Not only don’t many sellers qualify – they simply aren’t under duress i.e. they haven’t lost their job, don’t need to move, etc. so what will they do when they realize they don’t qualify?

Nothing.

They expect/hope hope the market improves eventually.

This has created yet another form of “shadow inventory.”

Although I certainly agree that the long term trend of mortgage rates doesn’t really correlate with housing prices since rates have been falling for years, weak employment and personal income are not justifying the last 6 months of housing market improvement.

I see falling mortgage rates as simply keeping demand steady (but rates can’t fall much further) and falling inventory is either pressing prices higher or to stabilization depending on the market.

Here is a simplistic generic but typical scenario in most of the markets I follow over a 2 year window:

  • The number of sales in a market rises 2%.
  • The number of listings in same market falls 30%.

In this scenario the rise in sales is NOT working off inventory – the math doesn’t work so something else is in play – low or negative equity is choking off new listings entering the market against steady demand caused by falling rates.

Since low inventory is not a local market phenomenon but is happening in nearly every housing market I can think of (sales rising modestly and listing inventory falling sharply) it makes this a credit phenomenon. I like to say “housing is local but credit is national.”

To make this discussion really crazy we could even say that tight credit conditions are actually prompting the pre-recovery something that on the surface is very counterintuitive. But in reality, tight credit is choking off supply and low rates are keeping demand constant. Then prices rise.

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In the Context of Income, New York Prices Housing Prices are a Steal

January 28, 2013 | 8:00 am | nytlogo |

Prices by themselves don’t tell the story of affordability. Income has something to do with it. Candy bars were only 20¢ in 1978 but I was only making $2.65 at my college job.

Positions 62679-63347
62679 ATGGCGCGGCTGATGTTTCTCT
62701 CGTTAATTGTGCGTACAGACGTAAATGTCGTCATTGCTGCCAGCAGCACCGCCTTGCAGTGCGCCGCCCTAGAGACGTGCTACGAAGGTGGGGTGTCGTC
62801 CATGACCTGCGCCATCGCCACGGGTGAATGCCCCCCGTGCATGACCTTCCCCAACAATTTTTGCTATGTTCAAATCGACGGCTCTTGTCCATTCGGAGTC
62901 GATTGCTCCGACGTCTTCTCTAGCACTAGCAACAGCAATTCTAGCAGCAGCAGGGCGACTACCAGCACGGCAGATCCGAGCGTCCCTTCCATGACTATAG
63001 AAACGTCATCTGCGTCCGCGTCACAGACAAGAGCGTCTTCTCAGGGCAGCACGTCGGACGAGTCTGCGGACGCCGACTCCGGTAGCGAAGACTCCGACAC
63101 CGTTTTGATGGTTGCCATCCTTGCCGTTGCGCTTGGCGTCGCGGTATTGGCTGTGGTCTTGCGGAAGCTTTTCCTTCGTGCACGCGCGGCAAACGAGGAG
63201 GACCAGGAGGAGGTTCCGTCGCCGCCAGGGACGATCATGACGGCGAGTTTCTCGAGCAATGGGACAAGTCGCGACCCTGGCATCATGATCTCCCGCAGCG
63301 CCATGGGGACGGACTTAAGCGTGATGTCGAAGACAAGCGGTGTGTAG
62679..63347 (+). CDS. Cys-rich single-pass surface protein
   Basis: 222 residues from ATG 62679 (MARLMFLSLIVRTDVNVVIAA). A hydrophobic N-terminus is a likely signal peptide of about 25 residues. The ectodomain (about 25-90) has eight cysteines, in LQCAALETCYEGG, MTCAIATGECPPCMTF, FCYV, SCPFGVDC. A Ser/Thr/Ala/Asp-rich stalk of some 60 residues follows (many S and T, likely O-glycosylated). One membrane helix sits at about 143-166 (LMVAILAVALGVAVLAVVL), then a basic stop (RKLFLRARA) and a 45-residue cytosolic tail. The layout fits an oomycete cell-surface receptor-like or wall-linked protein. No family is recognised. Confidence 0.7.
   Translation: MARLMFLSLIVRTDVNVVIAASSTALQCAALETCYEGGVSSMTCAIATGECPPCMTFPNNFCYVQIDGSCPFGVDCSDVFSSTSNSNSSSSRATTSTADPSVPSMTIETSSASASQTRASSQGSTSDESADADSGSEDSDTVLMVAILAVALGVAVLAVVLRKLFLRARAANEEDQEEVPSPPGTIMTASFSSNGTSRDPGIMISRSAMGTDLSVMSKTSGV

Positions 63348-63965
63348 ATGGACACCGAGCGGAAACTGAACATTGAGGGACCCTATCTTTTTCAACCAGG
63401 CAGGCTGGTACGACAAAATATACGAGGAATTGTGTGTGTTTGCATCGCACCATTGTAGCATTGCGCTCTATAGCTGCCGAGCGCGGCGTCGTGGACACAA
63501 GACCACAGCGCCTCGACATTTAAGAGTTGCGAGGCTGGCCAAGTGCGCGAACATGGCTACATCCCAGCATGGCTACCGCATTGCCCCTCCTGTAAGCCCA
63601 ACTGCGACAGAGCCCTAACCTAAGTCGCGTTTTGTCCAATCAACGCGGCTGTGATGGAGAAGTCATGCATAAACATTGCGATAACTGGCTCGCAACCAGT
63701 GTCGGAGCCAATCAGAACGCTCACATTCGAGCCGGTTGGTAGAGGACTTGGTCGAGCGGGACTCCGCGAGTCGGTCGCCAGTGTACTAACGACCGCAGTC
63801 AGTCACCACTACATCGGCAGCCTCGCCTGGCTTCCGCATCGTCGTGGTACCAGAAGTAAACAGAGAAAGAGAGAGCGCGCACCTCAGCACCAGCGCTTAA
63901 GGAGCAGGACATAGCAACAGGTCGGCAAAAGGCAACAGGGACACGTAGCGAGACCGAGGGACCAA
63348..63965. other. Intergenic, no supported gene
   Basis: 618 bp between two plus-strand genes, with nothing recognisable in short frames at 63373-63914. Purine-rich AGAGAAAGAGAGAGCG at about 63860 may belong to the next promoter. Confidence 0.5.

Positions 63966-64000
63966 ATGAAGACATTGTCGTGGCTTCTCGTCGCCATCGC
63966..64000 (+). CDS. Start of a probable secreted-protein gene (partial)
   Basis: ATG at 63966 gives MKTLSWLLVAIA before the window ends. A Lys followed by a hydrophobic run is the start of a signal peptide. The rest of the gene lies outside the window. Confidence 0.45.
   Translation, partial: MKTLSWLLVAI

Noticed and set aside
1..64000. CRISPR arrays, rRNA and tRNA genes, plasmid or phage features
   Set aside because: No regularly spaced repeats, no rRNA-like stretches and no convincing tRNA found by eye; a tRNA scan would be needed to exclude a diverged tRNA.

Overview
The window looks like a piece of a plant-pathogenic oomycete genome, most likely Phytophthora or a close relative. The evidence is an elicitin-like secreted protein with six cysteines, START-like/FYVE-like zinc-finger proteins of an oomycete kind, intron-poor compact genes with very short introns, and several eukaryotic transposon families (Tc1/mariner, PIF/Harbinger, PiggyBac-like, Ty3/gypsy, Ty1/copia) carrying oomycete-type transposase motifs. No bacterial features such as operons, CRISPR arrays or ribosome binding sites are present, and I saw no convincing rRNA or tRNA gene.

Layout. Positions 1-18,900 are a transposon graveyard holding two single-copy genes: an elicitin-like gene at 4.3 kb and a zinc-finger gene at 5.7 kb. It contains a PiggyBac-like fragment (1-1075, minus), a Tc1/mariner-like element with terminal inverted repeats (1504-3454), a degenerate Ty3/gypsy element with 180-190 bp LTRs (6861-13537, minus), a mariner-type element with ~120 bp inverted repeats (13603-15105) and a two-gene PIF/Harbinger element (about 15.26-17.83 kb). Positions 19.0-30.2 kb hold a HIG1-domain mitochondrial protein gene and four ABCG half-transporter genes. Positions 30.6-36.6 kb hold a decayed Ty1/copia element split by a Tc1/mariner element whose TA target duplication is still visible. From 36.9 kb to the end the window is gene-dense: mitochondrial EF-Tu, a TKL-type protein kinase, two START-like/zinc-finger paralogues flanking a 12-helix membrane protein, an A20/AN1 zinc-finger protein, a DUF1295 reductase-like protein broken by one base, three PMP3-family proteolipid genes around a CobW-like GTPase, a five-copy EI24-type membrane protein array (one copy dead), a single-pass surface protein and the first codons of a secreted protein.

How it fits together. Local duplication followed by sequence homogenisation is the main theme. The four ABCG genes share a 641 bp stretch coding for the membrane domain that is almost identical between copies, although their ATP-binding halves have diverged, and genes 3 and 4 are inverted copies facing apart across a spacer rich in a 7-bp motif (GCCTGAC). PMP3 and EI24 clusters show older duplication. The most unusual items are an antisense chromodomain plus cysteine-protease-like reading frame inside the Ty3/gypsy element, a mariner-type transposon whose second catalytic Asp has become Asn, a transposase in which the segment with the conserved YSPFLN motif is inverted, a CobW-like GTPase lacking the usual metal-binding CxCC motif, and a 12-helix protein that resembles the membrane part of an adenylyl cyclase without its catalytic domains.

Catherine Rampell of NYT Economix blog posts a cool chart on the ratio of house price to annual household income from the IMF.

Housing prices are crazy expensive in Asia.

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CNBC: $60,000 Per Month In Maintenance Charges With Park Views+Terrace

January 28, 2013 | 3:00 am | Videos |


[click to expand]

The average co-op maintenance in Manhattan was $1.68 per month in 4Q12. I got a call from Robert Frank at CNBC who was researching maintenance charges for their new reality show – tonight’s show features a $95M co-op listing overlooking Central Park with a large terrace and a $60,000 per month maintenance charge. At nearly 8,000 square feet, that’s $7.50 per square foot per month or 4.5x the Manhattan average co-op maintenance per square foot.

To watch everyone on CNBC’s Sqwawkbox oooh and ahhhhh over the listing, check out the video as well as Robert Frank’s post on maintenance charges.

It remains to be seen whether the market supports the price but whatever the price paid or whoever the buyer is, rest assured they will pay all cash and probably won’t live in it full time.

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Broken Appraisal: Lack of Market Knowledge Overpowers Lack of Data

January 27, 2013 | 6:06 pm | nytlogo |

There was a really good appraisal story in the Sunday Real Estate Section this weekend by Lisa Prevost focusing on appraising high end properties whose theme is well-captured in the opening sentence:

As home sales pick up in the million-dollar-plus market, deals are being complicated by unexpectedly low appraisal values.

The higher the price strata of the market, the smaller the data set is to work with so the conventional wisdom seems to be that less data = more unreliable appraisals. However I believe the real problem is lack of market knowledge by more appraisers today as a result of May 2009′s Home Valuation Code of Conduct (HVCC) – the lack of data at the top of the market merely exposes a pervasive problem throughout the housing market.